This course is an introduction to the organization and architecture of a computer system. The course will focus on machine representation of instructions and data through the study of the digital-logic level, machine level, assembly level, and operating system level. Assembly language programming is used as a means to introduce computer architecture. Topics include processors, instruction sets, addressing techniques, subroutines, digital logic, number systems, memory dumps, registers, and the internal data representation.

CST-226 Intro to Operating Systems (3 Credits)

This course introduces the theory and function of contemporary operating systems. The course is not limited to a single operating system but rather to general operating systems concepts. Topics include the four main managers found in every operating system: memory management, processor management, device management, and file management. Also introduced are network organization concepts, operating system security, and management of network functions.

CST-230 Windows Admin & Security (3 Credits)

This hands-on course provides a comprehensive understanding of the popular Windows operating system and associated security concepts. Topics include Windows system administration tasks, TCP/IP networking suite, access control methods, baseline security configurations, virtualized environments, detection and removal of malware, and native digital forensics tools.

CST-240 Network Forensics & Incident (4 Credits)

This course covers the requisite knowledge and hands-on practice with network forensics in response to data breaches, incidents, and intrusions. Topics include the Internet of Things (IoT), network traffic tools, data packet flow, and event log analyses. Students will learn to identify, categorize, and respond to network and host incidents in a forensically secure manner.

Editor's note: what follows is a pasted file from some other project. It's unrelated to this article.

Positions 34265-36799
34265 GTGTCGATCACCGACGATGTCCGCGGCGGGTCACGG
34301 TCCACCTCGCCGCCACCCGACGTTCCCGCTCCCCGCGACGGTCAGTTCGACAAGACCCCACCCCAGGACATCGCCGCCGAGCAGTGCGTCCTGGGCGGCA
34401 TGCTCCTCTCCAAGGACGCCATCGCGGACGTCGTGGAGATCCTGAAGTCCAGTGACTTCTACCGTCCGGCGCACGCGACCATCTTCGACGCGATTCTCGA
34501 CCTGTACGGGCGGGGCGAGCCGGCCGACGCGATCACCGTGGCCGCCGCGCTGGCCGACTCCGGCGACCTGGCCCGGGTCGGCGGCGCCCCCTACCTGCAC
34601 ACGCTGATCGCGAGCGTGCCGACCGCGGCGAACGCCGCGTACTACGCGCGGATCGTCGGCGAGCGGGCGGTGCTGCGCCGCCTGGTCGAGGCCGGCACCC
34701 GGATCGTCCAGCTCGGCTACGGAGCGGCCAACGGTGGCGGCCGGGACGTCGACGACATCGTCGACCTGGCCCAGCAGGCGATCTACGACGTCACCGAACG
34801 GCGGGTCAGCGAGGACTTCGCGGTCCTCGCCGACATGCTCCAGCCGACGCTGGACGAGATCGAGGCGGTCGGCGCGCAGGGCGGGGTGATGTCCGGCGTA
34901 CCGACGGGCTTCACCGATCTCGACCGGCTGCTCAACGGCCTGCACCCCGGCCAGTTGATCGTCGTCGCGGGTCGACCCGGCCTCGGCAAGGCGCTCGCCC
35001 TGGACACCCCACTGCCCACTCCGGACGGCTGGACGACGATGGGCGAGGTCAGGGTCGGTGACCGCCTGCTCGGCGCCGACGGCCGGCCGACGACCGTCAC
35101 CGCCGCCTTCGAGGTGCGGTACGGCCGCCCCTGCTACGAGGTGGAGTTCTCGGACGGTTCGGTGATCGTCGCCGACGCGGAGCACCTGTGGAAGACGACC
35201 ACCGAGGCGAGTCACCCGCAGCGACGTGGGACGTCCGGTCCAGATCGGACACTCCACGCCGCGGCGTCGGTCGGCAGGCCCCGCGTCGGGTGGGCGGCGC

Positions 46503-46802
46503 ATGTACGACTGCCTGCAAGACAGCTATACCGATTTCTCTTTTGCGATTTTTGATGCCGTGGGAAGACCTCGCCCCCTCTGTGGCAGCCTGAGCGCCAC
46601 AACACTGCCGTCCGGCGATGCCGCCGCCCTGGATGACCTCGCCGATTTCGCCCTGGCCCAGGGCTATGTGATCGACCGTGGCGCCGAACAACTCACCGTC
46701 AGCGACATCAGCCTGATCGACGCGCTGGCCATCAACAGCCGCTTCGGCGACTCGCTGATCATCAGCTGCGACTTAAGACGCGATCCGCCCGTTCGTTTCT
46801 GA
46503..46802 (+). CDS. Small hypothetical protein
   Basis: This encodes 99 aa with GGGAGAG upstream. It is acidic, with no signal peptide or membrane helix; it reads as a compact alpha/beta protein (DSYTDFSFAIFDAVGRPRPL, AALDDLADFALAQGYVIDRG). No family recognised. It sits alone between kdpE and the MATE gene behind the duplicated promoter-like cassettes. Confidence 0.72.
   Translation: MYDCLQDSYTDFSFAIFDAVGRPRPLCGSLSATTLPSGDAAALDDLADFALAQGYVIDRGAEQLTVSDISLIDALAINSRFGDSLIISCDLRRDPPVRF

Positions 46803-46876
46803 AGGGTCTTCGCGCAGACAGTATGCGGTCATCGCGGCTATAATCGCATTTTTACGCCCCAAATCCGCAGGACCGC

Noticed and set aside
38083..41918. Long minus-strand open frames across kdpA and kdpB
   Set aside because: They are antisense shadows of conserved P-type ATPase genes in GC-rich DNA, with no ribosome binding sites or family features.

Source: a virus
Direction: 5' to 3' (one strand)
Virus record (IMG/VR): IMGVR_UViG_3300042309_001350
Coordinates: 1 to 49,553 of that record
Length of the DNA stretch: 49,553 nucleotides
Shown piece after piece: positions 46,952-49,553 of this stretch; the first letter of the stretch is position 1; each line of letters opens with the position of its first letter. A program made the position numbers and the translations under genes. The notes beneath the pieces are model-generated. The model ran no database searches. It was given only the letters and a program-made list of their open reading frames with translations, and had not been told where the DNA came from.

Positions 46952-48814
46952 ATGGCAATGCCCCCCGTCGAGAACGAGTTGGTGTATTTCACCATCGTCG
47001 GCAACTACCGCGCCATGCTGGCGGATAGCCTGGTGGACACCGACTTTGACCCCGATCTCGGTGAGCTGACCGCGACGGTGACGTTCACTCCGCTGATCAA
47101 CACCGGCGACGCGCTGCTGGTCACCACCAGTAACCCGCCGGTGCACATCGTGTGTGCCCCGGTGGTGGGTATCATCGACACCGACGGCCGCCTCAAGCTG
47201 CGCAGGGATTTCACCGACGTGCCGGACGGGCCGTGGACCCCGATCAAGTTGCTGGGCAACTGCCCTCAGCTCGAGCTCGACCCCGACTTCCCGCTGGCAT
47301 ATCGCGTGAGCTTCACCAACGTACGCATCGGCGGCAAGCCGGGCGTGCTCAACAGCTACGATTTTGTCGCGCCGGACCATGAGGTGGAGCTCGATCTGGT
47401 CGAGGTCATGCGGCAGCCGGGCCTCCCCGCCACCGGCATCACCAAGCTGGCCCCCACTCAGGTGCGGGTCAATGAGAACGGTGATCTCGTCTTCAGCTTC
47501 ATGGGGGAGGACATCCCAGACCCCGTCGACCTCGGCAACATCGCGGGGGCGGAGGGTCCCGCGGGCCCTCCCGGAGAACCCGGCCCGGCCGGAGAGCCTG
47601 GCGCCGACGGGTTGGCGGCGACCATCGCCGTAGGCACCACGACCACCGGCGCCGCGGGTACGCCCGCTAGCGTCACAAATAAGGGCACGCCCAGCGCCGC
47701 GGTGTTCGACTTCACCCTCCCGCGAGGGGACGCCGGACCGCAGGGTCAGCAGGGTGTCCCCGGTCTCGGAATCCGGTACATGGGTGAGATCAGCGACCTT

CST-245 Cloud & Personal Device Forensic (4 Credits)

This course presents the various and emerging forensic tools used to recover evidence from Cloud storage and from personal devices, such as mobile phones, smartwatches, and voice-enable devices. Students will learn how to analyze and interpret recovered data, as well as discover which tools are best suited for recovering valuable electronic evidence from smart devices. The forensics challenges and issues of Cloud computing and the Internet of Things (IoT) will also be studied.

CST-261 Data Structures (4 Credits)

This course investigates abstract data types (ADTs), recursion, algorithms for searching and sorting, and basic algorithmic analysis using an object-oriented language. Data structures to be covered include, but not limited to strings, arrays, lists, stacks, queues, trees, and heaps. Students also will explore the use of a variety of data structures and useful algorithms, such as searching and sorting, in the context of modeling and simulation.

CST-285 Cyber Forensics Capstone (3 Credits)

This capstone course is required of all cyber forensics degree and certificate candidates. As a culminating course, it allows students to demonstrate their interdisciplinary knowledge and technical skills learned in previous program courses. Through a service-learning field experience, students develop the ability to meet and excel in career and social demands of the 21st century by applying program content in a practical setting and interacting with professionals in a variety of fields. This course combines on-campus meetings, service placement with community partners, and independent projects. This capstone experience must be taken in a student's last semester immediately prior to graduation.

CST-298 Special Topics-Java II (3 Credits)

Topics of current interest and trends in computer programming are discussed in this seminar course. Course content is arranged to satisfy particular needs and interests of students. This course is intended for students who are completing their degree in Computer Science.

UCNJ LibGuides at Union College